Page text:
Biologic disease modifying anti-rheumatic drugs (bDMARDs) have significantly improved the care of patients with rheumatic muscle-skeletal disorders (RMDs). Considering their immunosuppressive action, a theoretical increase of malignancy risk has been a major concern in the last few decades. The objective of this study is to analyze the incidence of malignancies in a cohort of patients affected by rheumatoid arthritis (RA), psoriathic arthritis (PsA), and ankylosing spondylitis (AS) treated with bDMARDs.
The charts of bDMARD-treated RMD patients were reviewed, and data about bDMARD exposure and malignant cancers (excluding non-melanoma skin cancer) were collected.
921 patients were included (median age: 50.59 years, 66.67% females); 1374 bDMARD treatments were administered, 87.12% were tumor necrosis factor inhibitors. A total of 21 malignant neoplasms were detected in 21 patients (61.90% females, median age at cancer diagnosis: 64.99 years), 66.67% in RA patients, 19.05% in PsA, and 14.28% in AS. Among them, 10 patients (47.62%) were treated with etanercept, 6 patients (28.57%) with adalimumab, and 1 case each with tocilizumab, certolizumab, golimumab, infliximab, and abatacept. The most common malignancies that we found were lung cancers, ductal mammary carcinomas, melanomas, and lymphomas. The incidence rate (IR) of malignancies in our cohort was 3.47 per 1000 person-years (p-y); the higher IRs were in RA patients (5.13 per 1000 p-y), in males (4.21 per 1000 p-y), and in patients aged >70 years (10.14 per 1000 p-y).
The results of our study showed IR of malignancies in RMD patients treated with bDMARDs that is in agreement with literature data.
Biologic disease modifying anti-rheumatic drugs (bDMARDs) are highly efficient in significantly improving the care of patients with inflammatory rheumatic muscle-skeletal disorders (RMD), like rheumatoid arthritis (RA), psoriatic arthritis (PsA), and ankylosing spondylitis (AS). However, the risk of treatment-related adverse events is a reality worrying both patients and drug providers. In particular, the risk of malignancy has been a major concern in the last decade. Traditionally, bDMARDs down-regulate the immune response, which is an important host mechanism in the control of cancer progression and, therefore, might theoretically affect risk of cancer incidence. On the other hand, chronic exposure to systemic inflammation has also been considered as a risk factor for cancer development, as it might increase cell proliferation, mutagenesis, oncogene activation, and angiogenesis.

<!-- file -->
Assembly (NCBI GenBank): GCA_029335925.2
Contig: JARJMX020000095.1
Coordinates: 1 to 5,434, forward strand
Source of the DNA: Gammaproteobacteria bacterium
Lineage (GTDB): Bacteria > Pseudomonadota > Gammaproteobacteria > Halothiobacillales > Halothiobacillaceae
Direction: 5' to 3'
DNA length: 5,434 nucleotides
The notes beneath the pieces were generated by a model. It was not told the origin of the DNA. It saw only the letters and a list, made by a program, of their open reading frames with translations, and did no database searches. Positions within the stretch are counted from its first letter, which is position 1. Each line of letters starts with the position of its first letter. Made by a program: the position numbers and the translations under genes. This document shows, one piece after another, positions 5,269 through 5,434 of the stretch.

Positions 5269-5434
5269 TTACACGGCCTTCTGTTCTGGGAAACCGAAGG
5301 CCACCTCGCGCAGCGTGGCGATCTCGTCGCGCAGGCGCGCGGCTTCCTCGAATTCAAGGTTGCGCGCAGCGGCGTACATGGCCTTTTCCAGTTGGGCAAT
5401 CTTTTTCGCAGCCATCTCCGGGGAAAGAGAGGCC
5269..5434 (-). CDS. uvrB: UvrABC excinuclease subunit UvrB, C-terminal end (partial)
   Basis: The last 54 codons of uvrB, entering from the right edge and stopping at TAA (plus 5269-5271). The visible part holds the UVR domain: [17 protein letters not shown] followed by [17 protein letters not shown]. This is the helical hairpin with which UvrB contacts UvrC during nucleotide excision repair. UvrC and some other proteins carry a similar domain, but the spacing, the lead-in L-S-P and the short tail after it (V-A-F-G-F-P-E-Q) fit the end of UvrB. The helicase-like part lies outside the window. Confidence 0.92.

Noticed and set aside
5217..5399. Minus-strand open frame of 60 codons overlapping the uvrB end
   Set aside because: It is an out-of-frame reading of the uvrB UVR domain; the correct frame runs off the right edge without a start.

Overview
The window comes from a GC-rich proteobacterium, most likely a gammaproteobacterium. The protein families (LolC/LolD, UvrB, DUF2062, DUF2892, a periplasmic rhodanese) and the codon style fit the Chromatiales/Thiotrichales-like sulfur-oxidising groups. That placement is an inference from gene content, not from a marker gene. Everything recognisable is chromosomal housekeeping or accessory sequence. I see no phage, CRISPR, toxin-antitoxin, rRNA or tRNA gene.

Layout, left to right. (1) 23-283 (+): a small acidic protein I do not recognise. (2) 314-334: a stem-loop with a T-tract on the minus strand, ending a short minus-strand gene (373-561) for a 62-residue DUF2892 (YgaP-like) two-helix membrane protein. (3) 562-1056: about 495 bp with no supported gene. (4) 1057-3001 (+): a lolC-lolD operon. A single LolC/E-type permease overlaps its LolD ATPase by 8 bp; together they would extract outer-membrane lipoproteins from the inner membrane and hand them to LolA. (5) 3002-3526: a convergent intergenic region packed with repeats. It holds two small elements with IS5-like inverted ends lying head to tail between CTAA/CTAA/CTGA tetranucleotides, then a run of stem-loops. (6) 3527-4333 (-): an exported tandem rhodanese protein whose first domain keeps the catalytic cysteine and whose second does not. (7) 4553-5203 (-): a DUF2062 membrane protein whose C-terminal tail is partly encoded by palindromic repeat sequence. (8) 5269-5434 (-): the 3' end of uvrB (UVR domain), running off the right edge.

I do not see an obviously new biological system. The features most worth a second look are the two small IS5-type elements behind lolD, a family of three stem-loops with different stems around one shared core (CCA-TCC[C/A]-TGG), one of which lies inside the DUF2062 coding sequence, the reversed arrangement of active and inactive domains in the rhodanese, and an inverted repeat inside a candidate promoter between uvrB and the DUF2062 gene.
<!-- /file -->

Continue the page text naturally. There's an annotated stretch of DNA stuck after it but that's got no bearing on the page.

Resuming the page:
Currently, there is a great amount of data regarding tumor necrosis factor inhibitor (TNFi), showing that its use is not associated with increased risk of cancers, while controversial results for non-melanoma skin cancer (NMSC) and lymphoma are reported.[2,3,4,5,6] These results are confirmed in subgroup analyses by underlying condition (RA, PsA, or AS) and type of TNFi agent (adalimumab, certolizumab, etanercept, golimumab, or infliximab), also considering the higher versus lower dosages. Other bDMARDs have also been investigated: data on rituximab were reassuring even in patients with recent malignancies, and tocilizumab as well did not show any increased risk of malignancies.[3,7,8] Other reports highlighted the increased risk of melanoma during abatacept treatment.
The aim of our study was to analyze the incidence of malignancies in a cohort of patients affected by RA, PsA, and AS treated with bDMARDs.
Patients and Methods
A retrospective study on patients followed at the Rheumatology Outpatient Clinic Azienda Ospedaliero Universitaria Careggi, Florence (Italy) was performed between 01/01/2000 and 31/12/2015. In the study, we included patients with the diagnosis of RA, PsA, and AS treated with bDMARDs, either TNFi (etanercept, adalimumab, certolizumab, golimumab, infliximab) or non-TNFi (abatacept, tocilizumab, rituximab, anakinra, ustekinumab), according to international guidelines and on-label prescriptions. The study was approved by local institutional review board (IRB) (CAEVC protocol 15659), and patients signed informed consent.
A dedicated Microsoft Access database was created, including baseline demographics (date of birth, sex, diagnosis and date of diagnosis, comorbidities), bDMARD (date of beginning of bDMARD, name of bDMARD, date of interruption and reason), and malignancy (type of malignancy, histological result, date of diagnosis, and years of exposition to bDMARD at the time of cancer diagnosis) data.
Patients with benign neoplasms and patients with cutaneous carcinomas different from melanoma skin cancers (MSCs) were excluded, because these malignancies are not recorded in local regional registries, such as the Associazione Italiana Registro Tumori (AIRTUM). It is known that NMSCs are indolent malignancies often diagnosed occasionally many years after the onset and treated on an outpatient basis from dermatologists. For this reason, these malignancies are poorly traceable and, consequently, are underestimated with fluctuations in incidence rates.